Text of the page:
Auburn graduate school paves the path for an American Dream

By Lauren Winton

Published: Mar 16, 2021 9:05:00 AM

Chin Fa Lin 1968 Chin Fa Lin 1968

In a small agricultural town in Taiwan, a family of seven struggled through World War II. The second youngest of five, Chin Fa Lin was in middle school when some of his siblings were called off to serve. The pressure was great for him to stay at home and help with the family farm. But Lin’s dreams were greater.

“My father always loved math and science. He loved school,” said Jeannie Chopra, Lin’s daughter. “When his siblings left for war, he tested into a technical middle school and continued to a technical high school.”

After high school, Lin worked part-time with Taiwan Power, which sponsored him through his undergraduate studies in engineering. He worked for several years with the company, got married and started a family.

“I’m not sure where his American Dream started,” Chopra said, “but he always wanted to come to the United States.”

Lin knew a transition to the United States would not be easy – or cheap. But he forged ahead, and when he was 34, he decided to apply to two graduate schools in the U.S. One of those schools was Auburn University.

“I was a year old at the time, and my older sister was 4,” Chopra said. “Dad knew of some people who had come to Auburn – there was a pretty good Taiwanese community at the time – and so he saved up to travel to the U.S. to visit.”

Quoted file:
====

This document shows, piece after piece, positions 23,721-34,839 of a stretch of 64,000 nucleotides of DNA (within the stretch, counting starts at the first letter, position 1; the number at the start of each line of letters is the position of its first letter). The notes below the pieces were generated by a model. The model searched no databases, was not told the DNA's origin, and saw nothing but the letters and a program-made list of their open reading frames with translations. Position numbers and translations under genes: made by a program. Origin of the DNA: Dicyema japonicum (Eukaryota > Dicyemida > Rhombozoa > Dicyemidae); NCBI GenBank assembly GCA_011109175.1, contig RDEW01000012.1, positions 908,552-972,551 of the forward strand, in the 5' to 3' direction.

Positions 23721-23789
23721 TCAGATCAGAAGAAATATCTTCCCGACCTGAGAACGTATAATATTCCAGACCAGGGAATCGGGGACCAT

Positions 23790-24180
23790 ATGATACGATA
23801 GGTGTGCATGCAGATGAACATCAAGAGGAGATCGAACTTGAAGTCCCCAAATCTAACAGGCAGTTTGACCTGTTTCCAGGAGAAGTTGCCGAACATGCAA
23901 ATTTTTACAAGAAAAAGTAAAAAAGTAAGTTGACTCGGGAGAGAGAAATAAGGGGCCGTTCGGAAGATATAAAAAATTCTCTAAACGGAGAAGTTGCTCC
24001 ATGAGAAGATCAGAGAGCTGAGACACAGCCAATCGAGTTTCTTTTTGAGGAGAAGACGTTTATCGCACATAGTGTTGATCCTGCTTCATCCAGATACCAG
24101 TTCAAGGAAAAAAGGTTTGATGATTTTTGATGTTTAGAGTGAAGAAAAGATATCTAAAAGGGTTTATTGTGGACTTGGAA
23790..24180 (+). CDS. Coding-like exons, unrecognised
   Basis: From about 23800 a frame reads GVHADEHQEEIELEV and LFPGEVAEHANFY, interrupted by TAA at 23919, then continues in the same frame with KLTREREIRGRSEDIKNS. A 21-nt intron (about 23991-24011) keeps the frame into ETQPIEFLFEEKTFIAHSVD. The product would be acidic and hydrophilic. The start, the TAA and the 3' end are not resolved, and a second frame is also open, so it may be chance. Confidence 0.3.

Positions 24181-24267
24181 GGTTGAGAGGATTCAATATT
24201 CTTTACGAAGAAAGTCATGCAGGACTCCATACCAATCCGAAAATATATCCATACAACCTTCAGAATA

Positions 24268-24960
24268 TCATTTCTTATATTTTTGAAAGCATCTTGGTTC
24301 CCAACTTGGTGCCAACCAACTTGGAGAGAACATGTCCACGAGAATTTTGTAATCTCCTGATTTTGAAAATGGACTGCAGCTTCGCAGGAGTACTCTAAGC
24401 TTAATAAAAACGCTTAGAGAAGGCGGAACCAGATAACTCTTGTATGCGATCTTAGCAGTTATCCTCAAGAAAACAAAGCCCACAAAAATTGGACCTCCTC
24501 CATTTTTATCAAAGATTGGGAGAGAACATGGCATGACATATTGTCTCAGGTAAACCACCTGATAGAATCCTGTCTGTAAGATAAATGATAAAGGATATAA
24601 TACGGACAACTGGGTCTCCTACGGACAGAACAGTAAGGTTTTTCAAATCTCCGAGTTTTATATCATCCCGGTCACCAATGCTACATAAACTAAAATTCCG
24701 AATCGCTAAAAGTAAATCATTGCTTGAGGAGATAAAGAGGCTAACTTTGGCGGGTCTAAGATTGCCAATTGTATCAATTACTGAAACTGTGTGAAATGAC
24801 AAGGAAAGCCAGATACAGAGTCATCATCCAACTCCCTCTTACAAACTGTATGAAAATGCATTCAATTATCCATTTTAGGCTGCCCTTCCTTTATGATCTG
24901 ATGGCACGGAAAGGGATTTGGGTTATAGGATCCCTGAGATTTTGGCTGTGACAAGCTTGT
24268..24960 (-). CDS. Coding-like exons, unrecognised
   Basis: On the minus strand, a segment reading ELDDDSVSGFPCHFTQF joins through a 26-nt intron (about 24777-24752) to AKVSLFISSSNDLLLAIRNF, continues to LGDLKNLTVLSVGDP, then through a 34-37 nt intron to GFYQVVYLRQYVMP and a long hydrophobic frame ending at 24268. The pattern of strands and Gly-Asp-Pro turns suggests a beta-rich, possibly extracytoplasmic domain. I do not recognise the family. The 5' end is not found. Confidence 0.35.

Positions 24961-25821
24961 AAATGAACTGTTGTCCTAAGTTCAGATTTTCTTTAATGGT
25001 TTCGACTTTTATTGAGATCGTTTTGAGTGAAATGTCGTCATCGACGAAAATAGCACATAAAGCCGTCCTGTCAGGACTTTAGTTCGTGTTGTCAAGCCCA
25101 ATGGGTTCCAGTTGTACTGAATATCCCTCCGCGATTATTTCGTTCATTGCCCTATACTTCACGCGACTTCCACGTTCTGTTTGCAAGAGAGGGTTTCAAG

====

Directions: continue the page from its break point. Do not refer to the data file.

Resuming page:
With just one visit, Lin was sold. He met several professors and fellow international students, and he loved it. Lin told his family there was, “just something about Auburn.” So, with the family back home in Taiwan, Lin worked hard to complete his master’s degree in mechanical engineering. He graduated in 1968. And when the time was right, the rest of the family moved to the U.S. with him.

“After he graduated, he got a job in Tennessee, and he brought me, my sister and my mom to the States from Taiwan. My little sister was born in Tennessee,” Chopra said.  Lin Family

The family moved across the country, eventually settling in California, where Lin lives now. As the family grew and moved, they never had the chance to come back to campus.

“I’ve actually never been to Auburn,” said Chopra. “I’ve always wanted to visit. Dad talks about his time there with such fond memories. He always said the people were so nice and welcoming to him.”

On Lin’s 80th birthday, Chopra wanted to surprise her dad with a special gift. She and her husband established the Chin F. Lin Endowed Scholarship in mechanical engineering. After the Virtual Evening of Thanks on Feb. 5, Chopra decided to add to the endowment.

“It was such a special time for my father that we wanted to commemorate it with a scholarship. He was so excited about the scholarship when we told him about it. He is always excited to help others,” Chopra said.

Chopra said that even though her father never traveled back to Auburn, the university found a special place in his heart. Auburn was where Lin took his first steps toward his American Dream. And it was the stepping stone that enabled him to bring and grow his family in the United States.

“He has always been fascinated with the eagle,” Chopra said. “And then he would tell us about ‘War Eagle!’ ‘That’s the greeting!’ he would say.”

The Chopras’ generosity helped solidify a legacy of courage, determination and the American Dream. Lin and his wife still live in California, but Chopra hopes that one day the family will wander down to the Plains and set foot on the first place Lin called home in America.

Media Contact: Lauren Winton, lmw0090@auburn.edu, 334.844.5519

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